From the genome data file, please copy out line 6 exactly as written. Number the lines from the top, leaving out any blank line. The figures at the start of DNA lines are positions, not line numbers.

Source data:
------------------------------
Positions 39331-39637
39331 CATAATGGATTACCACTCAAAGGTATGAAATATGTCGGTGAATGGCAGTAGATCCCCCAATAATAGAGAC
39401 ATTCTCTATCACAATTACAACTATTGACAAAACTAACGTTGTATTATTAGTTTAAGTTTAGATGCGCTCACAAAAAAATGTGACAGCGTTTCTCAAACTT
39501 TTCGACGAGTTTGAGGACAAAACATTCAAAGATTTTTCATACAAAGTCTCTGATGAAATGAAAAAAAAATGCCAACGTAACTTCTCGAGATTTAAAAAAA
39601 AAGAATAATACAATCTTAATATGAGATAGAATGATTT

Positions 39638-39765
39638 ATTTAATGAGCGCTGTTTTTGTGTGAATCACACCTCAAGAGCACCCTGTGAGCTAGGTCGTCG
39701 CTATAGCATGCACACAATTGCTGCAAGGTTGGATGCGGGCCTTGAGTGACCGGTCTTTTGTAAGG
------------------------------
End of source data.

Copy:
Positions 39638-39765